Zenyatta wins the Eclipse Award for Older Mare.

Zenyatta wins the Eclipse Award for Older Mare.

Judy Reich

Older Female: Zenyatta In Another Romp

Champion Zenyatta, retired after winning 19 of 20 starts.

Now that Zenyatta is retired and has collected the last of her many trophies with an Eclipse Award as older female of 2010,  it is time to look beyond all the adulation, all the tears (of both joy and sorrow), and all the love that poured so freely and fervently from the hearts of her many worshipers.

Beyond all the stories of inspiration lies Zenyatta the racehorse. Like all who are placed upon a pedestal, Zenyatta also had her detractors who thought she took the path of least resistance and held it against her when that path ended in defeat at the hands of Blame in the Breeders’ Cup Classic (gr. I).

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What is forgotten is that Zenyatta had already been unofficially retired, destined to be remembered as one of the greatest female racehorses of all time after going undefeated in 14 starts and defeating the boys in the 2009 Breeders’ Cup Classic. She even had farewell celebrations at Hollywood Park and Santa Anita.

But owners Jerry and Ann Moss, with the support of trainer John Shirreffs and racing manager Dottie Ingordo-Shirreffs, decided to do the unthinkable—bring back a 6-year-old mare who had apparently reached the pinnacle of her success.

She had no trouble winning the grade I Santa Margarita Handicap, carrying 127 pounds in her first race of 2010, conceding 15 pounds to the runner-up and 16 pounds to the third-place finisher.

The next order of business was to ship her to Oaklawn Park, where she was to face the defending Horse of the Year Rachel Alexandra in the Apple Blossom Invitational (gr. I). But Rachel Alexandra never made it to the starting gate, leaving Zenyatta to toy with her four opponents, winning by 4 1⁄4 lengths before a crowd of more than 44,000.

But instead of the quiet atmosphere most horses need and desire prior to a race, Zenyatta was inundated with visitors at Oaklawn and was constantly outside posing with them for pictures and being petted, hugged, and fed treats. This went on right up until race day. As Ingordo-Shirreffs said, “She never had a moment of peace, and that does take its toll on a horse. We had to be aware of that in planning the rest of her schedule.”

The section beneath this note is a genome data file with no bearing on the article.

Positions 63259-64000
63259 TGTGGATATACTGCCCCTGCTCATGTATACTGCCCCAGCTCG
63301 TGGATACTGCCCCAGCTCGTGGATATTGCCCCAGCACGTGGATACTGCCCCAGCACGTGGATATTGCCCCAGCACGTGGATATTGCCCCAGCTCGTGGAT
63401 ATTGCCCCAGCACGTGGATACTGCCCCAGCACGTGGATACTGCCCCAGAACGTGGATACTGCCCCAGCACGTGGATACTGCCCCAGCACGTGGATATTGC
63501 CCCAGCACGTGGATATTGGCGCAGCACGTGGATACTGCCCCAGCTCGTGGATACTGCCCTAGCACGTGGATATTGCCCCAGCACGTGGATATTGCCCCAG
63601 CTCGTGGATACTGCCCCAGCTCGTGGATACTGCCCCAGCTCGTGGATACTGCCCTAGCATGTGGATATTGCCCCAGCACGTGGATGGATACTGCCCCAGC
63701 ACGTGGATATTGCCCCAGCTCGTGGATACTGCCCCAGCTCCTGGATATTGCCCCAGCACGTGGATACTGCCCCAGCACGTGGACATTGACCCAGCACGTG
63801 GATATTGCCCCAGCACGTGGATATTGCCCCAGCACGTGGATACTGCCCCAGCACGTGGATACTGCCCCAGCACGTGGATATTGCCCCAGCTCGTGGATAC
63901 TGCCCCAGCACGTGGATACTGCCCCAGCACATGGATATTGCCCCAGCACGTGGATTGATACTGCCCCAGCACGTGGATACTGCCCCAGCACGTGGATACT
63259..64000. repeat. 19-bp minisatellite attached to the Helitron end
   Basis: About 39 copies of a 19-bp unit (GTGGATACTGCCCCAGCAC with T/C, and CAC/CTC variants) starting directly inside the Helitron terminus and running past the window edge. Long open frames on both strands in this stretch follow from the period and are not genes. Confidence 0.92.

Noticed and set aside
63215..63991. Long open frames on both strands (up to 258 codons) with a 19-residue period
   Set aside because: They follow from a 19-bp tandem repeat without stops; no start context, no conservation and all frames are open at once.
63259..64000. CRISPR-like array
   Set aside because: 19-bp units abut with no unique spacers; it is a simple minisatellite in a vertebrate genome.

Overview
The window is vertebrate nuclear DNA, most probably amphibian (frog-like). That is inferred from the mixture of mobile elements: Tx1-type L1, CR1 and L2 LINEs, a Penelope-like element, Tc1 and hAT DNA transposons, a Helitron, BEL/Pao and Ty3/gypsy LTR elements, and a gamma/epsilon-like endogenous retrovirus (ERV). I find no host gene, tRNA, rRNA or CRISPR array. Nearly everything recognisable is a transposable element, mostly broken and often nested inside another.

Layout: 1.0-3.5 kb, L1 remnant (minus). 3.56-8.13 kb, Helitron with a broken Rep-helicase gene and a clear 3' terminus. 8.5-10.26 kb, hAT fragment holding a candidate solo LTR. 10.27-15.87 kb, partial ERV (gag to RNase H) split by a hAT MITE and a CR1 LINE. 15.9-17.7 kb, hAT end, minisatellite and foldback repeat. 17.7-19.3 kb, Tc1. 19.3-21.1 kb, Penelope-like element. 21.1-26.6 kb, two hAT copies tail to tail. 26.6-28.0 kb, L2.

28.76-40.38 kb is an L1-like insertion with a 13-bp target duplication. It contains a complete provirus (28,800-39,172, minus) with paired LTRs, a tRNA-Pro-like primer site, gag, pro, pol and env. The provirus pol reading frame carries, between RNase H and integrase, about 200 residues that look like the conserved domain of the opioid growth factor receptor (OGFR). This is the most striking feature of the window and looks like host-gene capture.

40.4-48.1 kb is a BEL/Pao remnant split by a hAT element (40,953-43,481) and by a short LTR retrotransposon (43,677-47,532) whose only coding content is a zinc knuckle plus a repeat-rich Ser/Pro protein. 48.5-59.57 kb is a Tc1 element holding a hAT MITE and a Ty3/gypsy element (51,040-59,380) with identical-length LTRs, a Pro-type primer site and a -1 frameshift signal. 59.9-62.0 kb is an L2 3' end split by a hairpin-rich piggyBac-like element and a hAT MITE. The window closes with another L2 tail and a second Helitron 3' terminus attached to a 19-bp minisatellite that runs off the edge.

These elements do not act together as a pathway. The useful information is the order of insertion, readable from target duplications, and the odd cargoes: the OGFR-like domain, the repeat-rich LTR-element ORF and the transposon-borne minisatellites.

And it must be remembered that flying back East for Zenyatta meant nearly an hour’s van ride just to get to the airport.

By the time Zenyatta returned home to Hollywood Park, it was apparent she was going to need time to recover from the Oaklawn trip and she did not start again for more than two months.

She returned in the June 13 Vanity Handicap (gr. I) and not only had to carry topweight of 129 pounds but concede nine pounds to the rising star St. Trinians, who was so highly regarded she had gone off as the favorite in the Santa Anita Handicap (gr. I). Zenyatta looked beaten at the eighth pole when St. Trinians kicked clear, but she dug down and flew home her final eighth in :113⁄5 to win by a half-length, with St. Trinians finishing six lengths ahead of Zenyatta’s stablemate Zardana, who earlier had upset Rachel Alexandra at Fair Grounds.

That victory enabled Zenyatta to eclipse the modern-day record of 16 consecutive victories in top-level competition set by Citation and Cigar.

Because of Zenyatta’s dislike for Del Mar’s Polytrack surface, Shirreffs wasn’t about to subject her to a 1 1⁄4-mile race in the Pacific Classic (gr. I). But he needed to get a race in her, so he opted once again for the Clement L. Hirsch (gr. I), a 1 1⁄16-mile race she had already won twice. Despite struggling over the surface and the snail-like fractions of :50.61 and 1:15.11, Zenyatta still managed to eke out a narrow victory over Rinterval, who had just put a scare in champion Informed Decision, losing by a head in the Chicago Handicap (gr. III).

Then, as her final start before the Classic, Zenyatta again prepped in the Lady’s Secret (gr. I) and again turned apparent defeat into victory by running down Hollywood Oaks (gr. II) winner Switch, who would go on to finish second in the Sentient Jet Breeders’ Cup Filly & Mare Sprint (gr. I) and win the grade I La Brea Stakes.

In the Breeders’ Cup Classic, despite having to come from so far back—she was nearly 10 lengths behind the next-to-last horse at one point—and then encountering traffic, she came flying late only to fall a head short of catching Blame. No one would argue it was one of her most impressive performances and further defined her greatness.

In a year in which she supposedly took the easy path, Zenyatta carried 129 pounds to victory, broke the records of Citation and Cigar, equaled the record for the longest winning streak (19), became the leading North American female money winner of all time, and capped off a record winning streak of nine consecutive grade I stakes.

Not only was Zenyatta’s career one of the most remarkable of all time, her historic 2010 campaign, which began as an afterthought, was one that will never be forgotten.

Voting for older female:
Zenyatta, 237; Goldikova (IRE), 1.